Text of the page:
What You Must Know About Your Medicine’s Cost

Everyone should know that the costs of pharmaceutical medicines in America are out of control. I’ve used this example several times and it is nothing special, just what millions of Americans experience every time they go to the drug store. A friend found himself suddenly facing a needed life-altering drug that runs him over $1,900 a month.

While I don’t know any of the manufacturer’s arguments for that drug costing so much I can easily assume, and likely be correct, that a degree of excessive profiteering is somewhere in the formula.

To be honest, there is often a great difference between what the manufacturer sets as the price and what an insurance company actually pays. For example, the suggested retail price for a 90-day supply of an acid reflux drug is over  $14,000. What the customer actually had to pay was $24. I don’t know how this is explained but I’ll bet the farm that somewhere between those two numbers there are lots of people and medical care providers who are charging more than $24. Someplace in this thick jungle of pricing can be found some of the answers to why American health care is the world’s most expensive.

NBC Nightly News just reported another pricing scheme that’s driving up the costs and fattening the pockets of big pharma. It’s the practice of combining two low-cost and readily available drugs, giving them a fancy-schmancy new name, and jacking the price into the stratosphere. One example provided by NBC centered on Merck’s drug Fosamax Plus D. The drug is made by combining the generic components of Alendronate and vitamin D3. The actual cost of this new pill is $1.25 but Merck is suggesting the cost be $39.05 per pill.

Another example is Zegerid, made by Bausch Health Companies. It is intended for treating acid reflux and the combined ingredients are the over the counter drug Prilosec and common baking soda. The ingredients cost .47 cents and Bausch is suggesting the new pill cost $86.29.

None of the companies involved agreed to speak with NBC and it was noted that both doctors and patients are often unaware of what big pharma is doing.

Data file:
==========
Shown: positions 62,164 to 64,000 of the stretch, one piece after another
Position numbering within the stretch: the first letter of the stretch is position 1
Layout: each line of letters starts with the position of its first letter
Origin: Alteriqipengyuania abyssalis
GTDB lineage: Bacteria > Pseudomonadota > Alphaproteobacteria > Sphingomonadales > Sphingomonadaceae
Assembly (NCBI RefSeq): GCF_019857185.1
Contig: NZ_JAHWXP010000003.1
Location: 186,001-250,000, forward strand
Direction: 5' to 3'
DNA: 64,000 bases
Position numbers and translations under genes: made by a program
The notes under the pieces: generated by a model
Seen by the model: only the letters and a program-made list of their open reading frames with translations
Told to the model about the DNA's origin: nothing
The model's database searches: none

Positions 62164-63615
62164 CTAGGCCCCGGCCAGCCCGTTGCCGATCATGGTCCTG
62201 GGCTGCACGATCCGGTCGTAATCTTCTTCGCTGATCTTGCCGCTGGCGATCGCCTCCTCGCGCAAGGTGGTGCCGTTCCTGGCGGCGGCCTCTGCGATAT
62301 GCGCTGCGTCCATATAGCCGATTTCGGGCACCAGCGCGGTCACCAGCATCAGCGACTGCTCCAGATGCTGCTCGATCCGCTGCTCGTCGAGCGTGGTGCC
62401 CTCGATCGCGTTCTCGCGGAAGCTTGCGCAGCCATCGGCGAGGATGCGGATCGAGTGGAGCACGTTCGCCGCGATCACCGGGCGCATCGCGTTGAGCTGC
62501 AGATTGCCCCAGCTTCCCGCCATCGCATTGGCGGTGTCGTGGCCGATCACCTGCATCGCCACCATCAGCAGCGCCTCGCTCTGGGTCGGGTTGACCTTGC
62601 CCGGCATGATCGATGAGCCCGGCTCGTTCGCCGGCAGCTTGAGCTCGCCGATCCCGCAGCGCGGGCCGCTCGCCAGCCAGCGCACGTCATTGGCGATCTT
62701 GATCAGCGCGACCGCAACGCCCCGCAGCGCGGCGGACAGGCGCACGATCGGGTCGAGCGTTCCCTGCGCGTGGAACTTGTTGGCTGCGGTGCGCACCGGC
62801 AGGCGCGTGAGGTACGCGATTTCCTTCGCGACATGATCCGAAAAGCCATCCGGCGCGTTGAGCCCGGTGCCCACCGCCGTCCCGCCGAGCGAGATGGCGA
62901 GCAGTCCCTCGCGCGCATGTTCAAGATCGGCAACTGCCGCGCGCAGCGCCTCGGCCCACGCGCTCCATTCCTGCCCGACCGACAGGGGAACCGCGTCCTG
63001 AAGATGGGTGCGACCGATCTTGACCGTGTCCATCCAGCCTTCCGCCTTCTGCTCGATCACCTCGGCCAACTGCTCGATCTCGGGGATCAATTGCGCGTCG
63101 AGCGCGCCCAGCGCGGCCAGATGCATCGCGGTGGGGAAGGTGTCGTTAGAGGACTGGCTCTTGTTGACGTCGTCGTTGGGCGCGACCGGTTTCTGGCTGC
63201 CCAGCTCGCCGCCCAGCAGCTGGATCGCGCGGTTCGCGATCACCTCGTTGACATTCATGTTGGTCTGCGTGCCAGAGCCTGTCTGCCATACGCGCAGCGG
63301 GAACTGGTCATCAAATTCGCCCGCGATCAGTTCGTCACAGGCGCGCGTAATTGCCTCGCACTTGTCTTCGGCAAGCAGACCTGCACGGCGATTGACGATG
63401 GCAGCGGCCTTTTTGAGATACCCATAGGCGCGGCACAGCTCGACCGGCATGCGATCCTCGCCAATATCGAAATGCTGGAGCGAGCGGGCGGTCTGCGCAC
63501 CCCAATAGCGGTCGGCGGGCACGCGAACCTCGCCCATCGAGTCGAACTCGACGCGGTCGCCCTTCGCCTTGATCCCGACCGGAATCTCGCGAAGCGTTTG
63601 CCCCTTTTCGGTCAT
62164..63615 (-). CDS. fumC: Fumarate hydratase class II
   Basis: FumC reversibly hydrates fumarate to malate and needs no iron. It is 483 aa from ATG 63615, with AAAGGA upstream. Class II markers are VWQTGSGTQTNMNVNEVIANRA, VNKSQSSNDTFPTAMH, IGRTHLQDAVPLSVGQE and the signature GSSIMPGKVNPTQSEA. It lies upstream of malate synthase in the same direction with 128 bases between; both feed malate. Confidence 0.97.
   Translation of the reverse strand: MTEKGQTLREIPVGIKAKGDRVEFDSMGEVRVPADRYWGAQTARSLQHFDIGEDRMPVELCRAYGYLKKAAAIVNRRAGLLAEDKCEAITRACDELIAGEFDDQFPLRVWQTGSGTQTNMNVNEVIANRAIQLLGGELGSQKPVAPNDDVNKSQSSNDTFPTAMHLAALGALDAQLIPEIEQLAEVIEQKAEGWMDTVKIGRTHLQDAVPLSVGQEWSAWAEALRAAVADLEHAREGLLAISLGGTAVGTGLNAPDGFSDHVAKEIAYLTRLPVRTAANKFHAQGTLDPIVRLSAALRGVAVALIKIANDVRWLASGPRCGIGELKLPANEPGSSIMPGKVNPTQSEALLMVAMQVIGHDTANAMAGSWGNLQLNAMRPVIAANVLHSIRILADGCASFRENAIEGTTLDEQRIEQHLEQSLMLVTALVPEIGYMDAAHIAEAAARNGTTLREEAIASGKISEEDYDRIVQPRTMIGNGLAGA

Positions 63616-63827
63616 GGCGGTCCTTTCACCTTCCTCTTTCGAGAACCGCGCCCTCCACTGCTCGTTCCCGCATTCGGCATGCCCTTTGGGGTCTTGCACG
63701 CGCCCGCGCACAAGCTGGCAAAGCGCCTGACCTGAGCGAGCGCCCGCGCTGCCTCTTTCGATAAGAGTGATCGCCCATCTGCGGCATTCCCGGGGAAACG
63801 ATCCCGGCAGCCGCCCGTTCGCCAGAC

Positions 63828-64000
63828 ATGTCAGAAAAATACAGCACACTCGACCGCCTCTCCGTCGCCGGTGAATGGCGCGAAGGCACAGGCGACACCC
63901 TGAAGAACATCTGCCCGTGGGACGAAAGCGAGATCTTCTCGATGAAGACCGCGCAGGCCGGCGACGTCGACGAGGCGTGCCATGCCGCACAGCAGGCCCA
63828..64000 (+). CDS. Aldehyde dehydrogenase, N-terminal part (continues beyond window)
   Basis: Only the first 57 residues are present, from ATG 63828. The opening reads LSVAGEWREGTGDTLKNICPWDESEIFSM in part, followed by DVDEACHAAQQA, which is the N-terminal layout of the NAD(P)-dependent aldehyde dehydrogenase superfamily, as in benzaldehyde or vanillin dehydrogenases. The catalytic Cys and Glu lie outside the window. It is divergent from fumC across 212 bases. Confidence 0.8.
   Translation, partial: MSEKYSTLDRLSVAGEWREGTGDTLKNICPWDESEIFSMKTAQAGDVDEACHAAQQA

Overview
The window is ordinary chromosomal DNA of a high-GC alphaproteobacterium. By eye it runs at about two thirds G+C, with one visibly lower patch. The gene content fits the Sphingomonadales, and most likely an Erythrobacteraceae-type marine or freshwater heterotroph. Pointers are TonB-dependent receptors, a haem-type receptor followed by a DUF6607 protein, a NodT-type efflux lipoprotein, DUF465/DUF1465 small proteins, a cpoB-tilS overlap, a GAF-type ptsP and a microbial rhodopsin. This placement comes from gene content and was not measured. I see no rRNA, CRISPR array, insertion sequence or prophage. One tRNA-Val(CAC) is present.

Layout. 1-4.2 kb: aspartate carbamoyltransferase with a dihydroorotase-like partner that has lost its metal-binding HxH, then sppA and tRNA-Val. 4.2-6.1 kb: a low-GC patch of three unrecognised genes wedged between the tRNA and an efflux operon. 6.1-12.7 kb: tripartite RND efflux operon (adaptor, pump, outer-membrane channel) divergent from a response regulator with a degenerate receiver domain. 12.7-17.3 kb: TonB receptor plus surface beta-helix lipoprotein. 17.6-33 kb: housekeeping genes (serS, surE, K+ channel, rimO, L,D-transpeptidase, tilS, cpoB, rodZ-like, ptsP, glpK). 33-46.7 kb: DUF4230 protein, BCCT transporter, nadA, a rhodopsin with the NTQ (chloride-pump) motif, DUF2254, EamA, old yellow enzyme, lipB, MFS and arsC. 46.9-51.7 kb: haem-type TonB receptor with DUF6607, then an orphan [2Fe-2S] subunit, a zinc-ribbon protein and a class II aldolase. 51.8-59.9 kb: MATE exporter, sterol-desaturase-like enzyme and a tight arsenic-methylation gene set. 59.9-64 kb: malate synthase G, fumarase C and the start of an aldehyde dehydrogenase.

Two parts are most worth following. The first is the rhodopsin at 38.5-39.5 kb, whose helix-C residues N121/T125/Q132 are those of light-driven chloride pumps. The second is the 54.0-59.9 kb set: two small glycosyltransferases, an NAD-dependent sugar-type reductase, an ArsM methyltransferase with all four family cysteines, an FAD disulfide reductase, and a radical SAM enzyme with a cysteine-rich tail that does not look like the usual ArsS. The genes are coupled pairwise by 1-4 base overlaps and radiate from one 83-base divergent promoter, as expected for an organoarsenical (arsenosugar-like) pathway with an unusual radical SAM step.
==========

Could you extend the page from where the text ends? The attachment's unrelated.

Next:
It is drastically important to know that under current law Medicare Part D, the federal government cannot negotiate drug prices with the pharmaceutical manufacturers. So when politicians want to rant about the high cost and instability of Medicare, remind them that their refusal to change the law is directly at fault.

For the complete NBC story, click HERE

One thought on “What You Must Know About Your Medicine’s Cost”

  1. How well we know about the cost of drugs. AS you pointed out the Government goes on and on about cost of Medicare but yet they and only they have the power to change the cost of medicine paid for by Medicare. My Symbicort Inhaler for 3 months cost this month almost $400. To be fair – for the month of January we pay a co-pay of $95 on each RX a Tier 3 and above. On meds Tier 1 cost us zero, but if you review your EOBs you will see what Medicare and Supplement pays!!!!! Once again the Government (Dems and Repubs) could very well change by being able to negotiate cost. Conclusion : Big Pharma pays a heck a lot of what I would call “kick backs” to the appropriate government officials. This same government does have the ability to negotiate medicine cost for Medicaid! Most time I feel like the only people that count in this country (sorry to say this) are the government and the top 1%, By the way Aref’s and my Medicare Supplement is the Advantage Medicare Supplement by UNHC. We pay one monthly payment each for our Medicare supplement. And then we pay $140.00 extra out of SS each month for Medicare. Aref has always been on Advantage because when he was SSI due to MS (filed 2007 approved 2009) and than 2011 Medicare Disability kicked in. He was diagnosed 2004 and worked until 2007. On Disability and Medicare(Medicare does not kick in for another 2 yrs after approval for SSI) before age 65 Disabled person has to have an Advantage Supplement. The regular Supplement Medicare insurance is not available. Another little thing most people do not know. Advantage Worked out fine for us, less expensive monthly. Pays out pretty much the same. My first year turned 65 and went on Medicare – BC/BS took me to the cleaners with the normal 2 supplements! Next year 2013 I went on Advantage and have not looked back. That was the year we changed from BC/BS to UNHC. Opps, better stopped my ranting and get off my soap box! Have to say, we retirees are caught between a “rock and hard place” . At this point in our life with things as they are – what would we do without Medicare? We couldn’t afford the cost of medical care or medicine.

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